If a baby is born with physical features that are characteristic of Down syndrome, a blood test from the baby can confirm the diagnosis. The blood test is called a chromosomal karyotype.
Treatment of Down syndrome
Treatment depends on your particular needs and stage of life. Treatments that are usually started early in childhood and tailored to the needs of your child.
Most children with Down syndrome see several different doctors and specialists (including a paediatrician – specialist in children’s health).
Various other healthcare professionals are also usually involved in treatment, including:
- speech pathologists;
- occupational therapists;
- psychologists; and
- audiologists (specialists in hearing care).
Your GP can help to coordinate all the teams involved in your child’s care.
An educational plan made for your child can assist in the transition to becoming an independent adult.
Caring for someone with Down syndrome
Caring for someone with Down syndrome can be very draining emotionally and physically. Parents are encouraged to seek support from their GP. Support groups and workshops can connect you to other parents raising a child with Down syndrome. Additionally, there are lots of online resources that answer common questions parents have about their child with down syndrome. State-run Down syndrome websites have excellent information under the services and resources tabs.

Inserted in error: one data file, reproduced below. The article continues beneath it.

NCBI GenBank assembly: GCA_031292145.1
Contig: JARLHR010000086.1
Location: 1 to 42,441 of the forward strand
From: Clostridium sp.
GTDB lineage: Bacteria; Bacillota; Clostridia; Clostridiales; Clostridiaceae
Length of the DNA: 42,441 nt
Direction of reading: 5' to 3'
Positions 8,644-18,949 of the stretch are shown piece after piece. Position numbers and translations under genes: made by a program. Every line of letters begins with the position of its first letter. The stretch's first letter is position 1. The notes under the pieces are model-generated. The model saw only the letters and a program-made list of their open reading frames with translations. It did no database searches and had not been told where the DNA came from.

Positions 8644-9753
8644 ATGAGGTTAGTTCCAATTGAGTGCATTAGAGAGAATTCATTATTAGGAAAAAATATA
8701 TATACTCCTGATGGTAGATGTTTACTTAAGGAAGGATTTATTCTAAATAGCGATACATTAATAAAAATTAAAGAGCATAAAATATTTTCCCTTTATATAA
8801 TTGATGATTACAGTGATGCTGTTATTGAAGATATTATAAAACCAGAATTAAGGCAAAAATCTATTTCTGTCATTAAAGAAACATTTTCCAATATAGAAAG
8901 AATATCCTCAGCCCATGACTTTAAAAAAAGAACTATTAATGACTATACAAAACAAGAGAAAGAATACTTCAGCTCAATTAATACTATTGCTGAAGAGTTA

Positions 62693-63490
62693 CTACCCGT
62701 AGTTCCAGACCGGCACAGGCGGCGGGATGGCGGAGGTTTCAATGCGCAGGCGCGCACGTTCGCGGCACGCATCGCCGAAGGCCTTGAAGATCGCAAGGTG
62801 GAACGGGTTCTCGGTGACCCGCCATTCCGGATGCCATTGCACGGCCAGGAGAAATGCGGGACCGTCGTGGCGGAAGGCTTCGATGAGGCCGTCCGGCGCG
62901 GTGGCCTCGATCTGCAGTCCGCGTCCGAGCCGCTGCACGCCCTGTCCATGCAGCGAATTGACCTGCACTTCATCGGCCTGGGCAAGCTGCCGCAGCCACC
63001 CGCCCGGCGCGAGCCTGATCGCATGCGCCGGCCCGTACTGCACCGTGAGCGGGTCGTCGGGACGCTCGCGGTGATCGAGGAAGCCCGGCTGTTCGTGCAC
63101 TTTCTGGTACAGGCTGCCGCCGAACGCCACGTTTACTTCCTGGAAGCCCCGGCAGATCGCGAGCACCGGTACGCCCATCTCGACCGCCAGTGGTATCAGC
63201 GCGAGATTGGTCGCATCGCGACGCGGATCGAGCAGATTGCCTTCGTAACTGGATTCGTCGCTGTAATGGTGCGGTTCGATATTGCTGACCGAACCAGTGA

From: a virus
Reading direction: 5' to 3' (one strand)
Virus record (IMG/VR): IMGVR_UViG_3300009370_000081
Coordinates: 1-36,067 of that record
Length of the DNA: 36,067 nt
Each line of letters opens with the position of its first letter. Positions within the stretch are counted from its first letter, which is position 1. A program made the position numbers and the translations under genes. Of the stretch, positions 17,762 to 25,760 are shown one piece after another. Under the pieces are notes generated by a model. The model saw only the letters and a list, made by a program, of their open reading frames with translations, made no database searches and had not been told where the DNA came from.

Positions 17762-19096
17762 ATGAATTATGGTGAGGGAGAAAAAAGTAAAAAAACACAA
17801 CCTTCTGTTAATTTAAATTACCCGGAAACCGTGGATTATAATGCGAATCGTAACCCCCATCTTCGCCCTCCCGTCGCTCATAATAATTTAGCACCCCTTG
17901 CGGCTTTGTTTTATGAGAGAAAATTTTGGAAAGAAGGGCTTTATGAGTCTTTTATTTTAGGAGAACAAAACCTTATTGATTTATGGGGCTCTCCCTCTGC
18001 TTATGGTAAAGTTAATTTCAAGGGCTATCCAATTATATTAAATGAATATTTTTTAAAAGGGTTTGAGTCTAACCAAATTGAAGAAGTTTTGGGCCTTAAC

The National Disability Insurance Scheme (NDIS) is Australia’s first national support for people with disability and is available in all states except Western Australia, where it is still rolling out. There is also an Early Childhood Early Intervention (ECEI) scheme that aims to provide increased support for children with developmental delay. Go to https://www.ndis.gov.au/ to see if you can access these schemes.
People with Down syndrome are individuals and have goals just like anyone else. They strive to have a meaningful job, close circle of friends, place to live and lasting relationships. It may be harder to reach these goals, but with support from community and family these are much more achievable.
Last Reviewed: 11/07/2019
1. Down Syndrome Australia. Down syndrome. https://www.downsyndrome.org.au/down_syndrome.html
2. NSW Health. Centre for Genetics Education. Fact Sheet 25: Screening tests during pregnancy. http://www.genetics.edu.au/publications-and-resources/facts-sheets/fact-sheet-25-screening-tests-during-pregnancy/view (updated Jan 2018).
3. RACGP. Genomics in general practice. https://www.racgp.org.au/FSDEDEV/media/documents/Clinical%20Resources/Guidelines/Genomics-in-general-practice.pdf (updated Nov 2018)
4. RANZCOG. Prenatal screening and diagnostic testing for fetal chromosomal and genetic conditions
https://www.ranzcog.edu.au/RANZCOG_SITE/media/RANZCOG-MEDIA/Women%27s%20Health/Statement%20and%20guidelines/Clinical-Obstetrics/Prenatal-screening_1.pdf?ext=.pdf (updated July 2018)
5. NDIS. https://www.ndis.gov.au/